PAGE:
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Old 2009-09-28, 13:00   #1
davieddy
 
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Default Call me lazy but...

ASSUMING we can expect 1.78 Mersenne primes between
exponents x and 2x, what ratio r of exponents gives us the "half life"
(0.5 probabiliiy of no primes between x and rx)?

I miss Mally's prolific old chestnuts.

David

Last fiddled with by davieddy on 2009-09-28 at 13:06
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Old 2009-09-28, 14:06   #2
Orgasmic Troll
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I think there are large assumptions (on top of the ones you've already made) that are necessary before this is solvable. I'm pretty sure that once those assumptions are made, the result will have nothing to do with Mersenne primes
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Old 2009-09-28, 14:33   #3
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OK forget the sodding Mersenne primes, but I'm pretty sure
there are some people here (Blipp being one) who can interpret/rigorize the
question and supply an answer.

PS I remember your proclaimed disdain for "Applied Math"

David

Last fiddled with by davieddy on 2009-09-28 at 14:36
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Old 2009-09-28, 14:47   #4
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Quote:
Originally Posted by davieddy View Post
OK forget the sodding Mersenne primes, but I'm pretty sure
there are some people here (Blipp being one) who can interpret/rigorize the
question and supply an answer.

PS I remember your proclaimed disdain for "Applied Math"

David
There's no need to get pissy. You just need to figure out what you're asking.

Expected values don't tell us anything about the distribution, so we need to assume a distribution before we can even attempt the problem.

It's possible that assuming the expected value is 1.78 across all intervals forces a single distribution, but I think you'd need to assume your distribution was continuous.

And what the hell does applied math have to do with this?
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Old 2009-09-28, 15:02   #5
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Hmm, thinking on it for more than 15 seconds, I might have to retract my statement.
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Old 2009-09-28, 15:09   #6
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I think r = 1.21495... is what you're looking for.

This is assuming that the expected number of mersenne primes in the interval (x,rx) is log2(2n)*1.78 (i.e. in the interval (x,4x), we expect to find 3.56 mersenne primes)

Last fiddled with by Orgasmic Troll on 2009-09-28 at 15:11
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Old 2009-09-28, 15:33   #7
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OK I'll check it out in the morning when I'm sober.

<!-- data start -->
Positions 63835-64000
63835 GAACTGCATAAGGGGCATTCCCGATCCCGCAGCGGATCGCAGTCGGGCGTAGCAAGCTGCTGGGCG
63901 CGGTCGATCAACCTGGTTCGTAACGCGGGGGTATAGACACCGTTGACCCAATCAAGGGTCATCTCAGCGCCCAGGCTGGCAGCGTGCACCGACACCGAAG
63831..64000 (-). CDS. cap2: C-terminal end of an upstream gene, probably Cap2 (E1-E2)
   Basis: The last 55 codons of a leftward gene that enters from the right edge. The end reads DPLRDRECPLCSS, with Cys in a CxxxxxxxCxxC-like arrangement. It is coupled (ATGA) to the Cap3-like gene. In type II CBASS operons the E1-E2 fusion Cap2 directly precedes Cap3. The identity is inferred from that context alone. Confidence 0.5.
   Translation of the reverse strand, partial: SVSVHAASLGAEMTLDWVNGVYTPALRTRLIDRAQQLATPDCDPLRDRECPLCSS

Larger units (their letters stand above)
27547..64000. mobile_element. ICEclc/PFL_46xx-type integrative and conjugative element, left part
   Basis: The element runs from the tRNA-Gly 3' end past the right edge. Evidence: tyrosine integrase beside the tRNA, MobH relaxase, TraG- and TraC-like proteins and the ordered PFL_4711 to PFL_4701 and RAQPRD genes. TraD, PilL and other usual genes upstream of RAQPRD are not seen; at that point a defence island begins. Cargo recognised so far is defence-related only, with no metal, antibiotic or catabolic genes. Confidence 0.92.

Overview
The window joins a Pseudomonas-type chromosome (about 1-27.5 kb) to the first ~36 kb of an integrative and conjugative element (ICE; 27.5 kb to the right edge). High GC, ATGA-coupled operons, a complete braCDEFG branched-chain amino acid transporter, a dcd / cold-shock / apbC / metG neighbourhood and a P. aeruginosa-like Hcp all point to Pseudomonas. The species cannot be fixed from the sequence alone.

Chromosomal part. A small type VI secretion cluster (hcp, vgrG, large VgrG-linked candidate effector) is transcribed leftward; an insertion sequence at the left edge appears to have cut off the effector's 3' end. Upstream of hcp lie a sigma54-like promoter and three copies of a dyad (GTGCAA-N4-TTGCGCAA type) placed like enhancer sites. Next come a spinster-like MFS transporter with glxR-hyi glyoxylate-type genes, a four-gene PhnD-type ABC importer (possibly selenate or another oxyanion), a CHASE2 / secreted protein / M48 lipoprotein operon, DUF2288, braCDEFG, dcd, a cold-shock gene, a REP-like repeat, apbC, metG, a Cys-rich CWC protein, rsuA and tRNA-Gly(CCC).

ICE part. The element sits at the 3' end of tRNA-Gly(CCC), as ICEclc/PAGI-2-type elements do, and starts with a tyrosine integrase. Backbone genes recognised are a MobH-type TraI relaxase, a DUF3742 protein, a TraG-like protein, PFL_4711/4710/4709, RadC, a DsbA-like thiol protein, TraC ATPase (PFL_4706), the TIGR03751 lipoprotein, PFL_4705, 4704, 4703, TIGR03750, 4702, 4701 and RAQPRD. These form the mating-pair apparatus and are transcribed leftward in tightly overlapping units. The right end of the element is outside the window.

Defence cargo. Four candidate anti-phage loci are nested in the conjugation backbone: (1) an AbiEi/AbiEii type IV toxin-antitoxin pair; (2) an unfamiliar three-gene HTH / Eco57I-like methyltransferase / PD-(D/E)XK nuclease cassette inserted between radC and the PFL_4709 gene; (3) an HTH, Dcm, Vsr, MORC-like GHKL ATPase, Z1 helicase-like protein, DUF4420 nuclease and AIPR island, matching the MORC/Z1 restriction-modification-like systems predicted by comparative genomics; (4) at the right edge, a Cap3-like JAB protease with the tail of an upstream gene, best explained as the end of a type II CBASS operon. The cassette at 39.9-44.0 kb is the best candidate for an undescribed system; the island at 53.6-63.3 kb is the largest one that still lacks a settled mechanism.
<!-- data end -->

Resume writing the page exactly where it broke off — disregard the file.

(and you will still be ugly... (Churchill))

Meantime I'm searching for Flouran's description of me as "great".

I wanted to say "Some are born great, some achieve greatness,
and others have it thrusted upon them"

Last fiddled with by davieddy on 2009-09-28 at 15:36
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Old 2009-09-28, 15:39   #8
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Quote:
Originally Posted by Orgasmic Troll View Post
I think r = 1.21495... is what you're looking for.

This is assuming that the expected number of mersenne primes in the interval (x,rx) is log2(2n)*1.78 (i.e. in the interval (x,4x), we expect to find 3.56 mersenne primes)
I assume you meant e.g. and not i.e.
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Old 2009-09-28, 15:51   #9
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Quote:
Originally Posted by davieddy View Post
I assume you meant e.g. and not i.e.
no, I think "that is" fits in there just as well.
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Old 2009-09-29, 05:07   #10
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Quote:
Originally Posted by Orgasmic Troll View Post
I think r = 1.21495... is what you're looking for.

This is assuming that the expected number of mersenne primes in the interval (x,rx) is log2(2n)*1.78 (i.e. in the interval (x,4x), we expect to find 3.56 mersenne primes)
We are extracting more mileage out of this thread than I anticipated.
Does n=r?

More to come.

David
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Old 2009-09-29, 05:38   #11
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Default Fawlty Towers

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The Bleedin' Obvious.

Can you get that pigeon out of the water tank
please. The hotel inspectors will be round in a minute.
Manuel: "Que?"
This isn't a proposition from Wittgenstein
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